Architecture of the Mosque
The Mosque of Muhammad Ali has a great central dome, 21 meters in diameter, surrounded by four small domes, one for each corner, and four semicircular ones, one on each side, all silver crowning the Citadel. On the western side of the Mosque we find two towering cylindrical minarets tapering into the sky, 82 meters high, of a Turkish style. The two minarets have two balconies and pencil-shaped caps. These two minarets are also considered a signal of defiance to the Sultan’s authority since minarets were exclusive to the Ottoman sultans.
The whole interior of the Mosque is sheathed with alabaster instead of marble, where Muhammad Ali wanted to stimulate a fading local industry. The walls and pillars are all made of this beautiful material. The interior is decorated with vegetal and geometric motifs and inscriptions. Muhammad Ali wanted his Mosque to be bigger than anything built before. To that end, he had inside a spacious space 41 meters squared in size, and it can hold up to 6500 people. Around the dome there are six large medallions with names of God, Muhammad and the first four Caliphs: Abu Bakr, Umar, Uthman and Ali, engraved on them in gold.
The Mosque encloses two minbars, the larger one is made of wood decorated with gilt, while the smaller alabaster one was gifted to the Mosque by King Farouk later in 1939. A Cairene feature it is going back to the Fatimid times, the mihrab niche deeply protrudes towards the outside of the Mosque. To the right of the entrance there is a bronze grille behind which Muhammad Ali is buried under a magnificent white marble cenotaph.
Each of the two gates of the Mosque, one located in its northeastern, the other in the southeastern corner, leads to a large courtyard in the center. This courtyard has an ablution fountain modelled after the Turkish Baroque style, and it resembles the sabils of the Muhammad Ali dynasty scattered around Cairo. At the southeastern corner gate, the courtyard and the sanctuary meet. Vaulted galleries made entirely of alabaster surround the courtyard. There is also an ornate copper gingerbread clock on the west side of the fountain that was a gift to Muhammad Ali from Louis Philippe in 1846 in exchange for an obelisk from Luxor Temple now placed in the Place de la Concorde in Paris. However, this clock arrived damaged and it never worked.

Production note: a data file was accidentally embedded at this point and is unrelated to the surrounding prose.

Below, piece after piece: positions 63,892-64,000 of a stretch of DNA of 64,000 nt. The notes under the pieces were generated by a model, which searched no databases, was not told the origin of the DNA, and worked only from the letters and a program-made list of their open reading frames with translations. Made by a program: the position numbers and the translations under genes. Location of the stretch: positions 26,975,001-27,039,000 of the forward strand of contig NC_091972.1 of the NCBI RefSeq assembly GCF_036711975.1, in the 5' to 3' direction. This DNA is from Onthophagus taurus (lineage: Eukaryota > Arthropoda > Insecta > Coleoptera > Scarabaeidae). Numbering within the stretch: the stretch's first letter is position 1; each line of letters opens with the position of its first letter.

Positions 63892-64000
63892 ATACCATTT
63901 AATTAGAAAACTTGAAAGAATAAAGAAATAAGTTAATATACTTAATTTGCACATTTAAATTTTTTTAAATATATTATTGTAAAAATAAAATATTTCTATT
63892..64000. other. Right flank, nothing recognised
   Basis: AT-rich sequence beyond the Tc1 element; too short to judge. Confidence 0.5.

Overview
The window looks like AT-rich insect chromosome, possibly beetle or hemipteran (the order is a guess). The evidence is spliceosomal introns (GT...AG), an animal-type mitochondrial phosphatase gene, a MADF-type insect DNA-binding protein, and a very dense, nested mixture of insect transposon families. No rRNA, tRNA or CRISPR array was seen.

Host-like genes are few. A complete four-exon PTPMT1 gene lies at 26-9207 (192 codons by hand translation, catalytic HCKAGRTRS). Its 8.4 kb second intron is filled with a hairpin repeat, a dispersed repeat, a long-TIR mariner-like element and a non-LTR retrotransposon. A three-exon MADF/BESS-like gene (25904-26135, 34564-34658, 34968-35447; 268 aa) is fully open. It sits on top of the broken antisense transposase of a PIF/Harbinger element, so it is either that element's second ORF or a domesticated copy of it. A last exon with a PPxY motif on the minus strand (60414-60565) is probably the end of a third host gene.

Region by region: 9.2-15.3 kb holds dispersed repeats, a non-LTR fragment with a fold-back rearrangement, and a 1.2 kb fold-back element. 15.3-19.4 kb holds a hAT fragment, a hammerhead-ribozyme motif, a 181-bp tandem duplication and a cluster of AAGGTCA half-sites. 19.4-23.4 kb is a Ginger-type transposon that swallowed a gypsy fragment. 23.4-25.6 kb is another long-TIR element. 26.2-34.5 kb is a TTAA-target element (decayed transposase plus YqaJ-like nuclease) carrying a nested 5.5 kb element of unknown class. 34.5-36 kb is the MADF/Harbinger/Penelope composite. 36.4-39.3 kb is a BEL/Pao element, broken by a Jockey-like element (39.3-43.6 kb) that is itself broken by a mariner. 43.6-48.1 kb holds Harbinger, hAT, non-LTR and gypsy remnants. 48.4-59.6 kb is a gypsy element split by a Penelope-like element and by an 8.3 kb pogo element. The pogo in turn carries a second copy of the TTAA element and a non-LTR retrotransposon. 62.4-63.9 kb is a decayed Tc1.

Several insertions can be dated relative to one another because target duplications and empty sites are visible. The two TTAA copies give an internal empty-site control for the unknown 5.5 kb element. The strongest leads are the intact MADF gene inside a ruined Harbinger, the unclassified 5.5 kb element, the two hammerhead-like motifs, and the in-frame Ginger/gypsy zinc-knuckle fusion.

Many have been disappointed, though, by the mixture of Turkish, Islamic and even pharaonic styles in the design of the Mosque, believing that however impressive it is, it seems empty. French writer Pierre Loti remarked that the whole Mosque had been transplanted from Istanbul. Also, William Thackeray, one of those who witnessed the establishment of the Mosque near its completion, wrote in his From Cornhill to Grand Cairo,
“The great lion of the place is a new mosque which Mehmet Ali is constructing very leisurely. It is built of alabaster of a fair white, with a delicate bluish tinge; but the ornaments are European—the noble, fantastic, beautiful oriental art is forgotten. The old mosques of the city, of which I entered two, and looked at many, are a thousand times more beautiful”.
Meanwhile, the view from the Mosque is spectacular. Florence Nightingale, an English social reformer, statistician and founder of modern nursing, was overwhelmed by the view, saying it was,
“The finest view in the whole world. Cairo, which is immense, lies at the feet, forests of minarets and domes and towers. The Nile flows his seldom course beyond … and the three pyramids stand sharp against the sky. Here Osiris and his worshippers lived; here Abraham and Moses walked … here perhaps, our Saviour’s mother brought her little son to open his eyes to the light. They are all gone from the body; but the Nile flows and Pyramids stand there still”.
The Mosque of Muhammad Ali is definitely an attraction you should consider visiting on your tour in Cairo. It is beautiful from the inside as it is from the outside, and you will get to explore one of the architectural jewels in Cairo.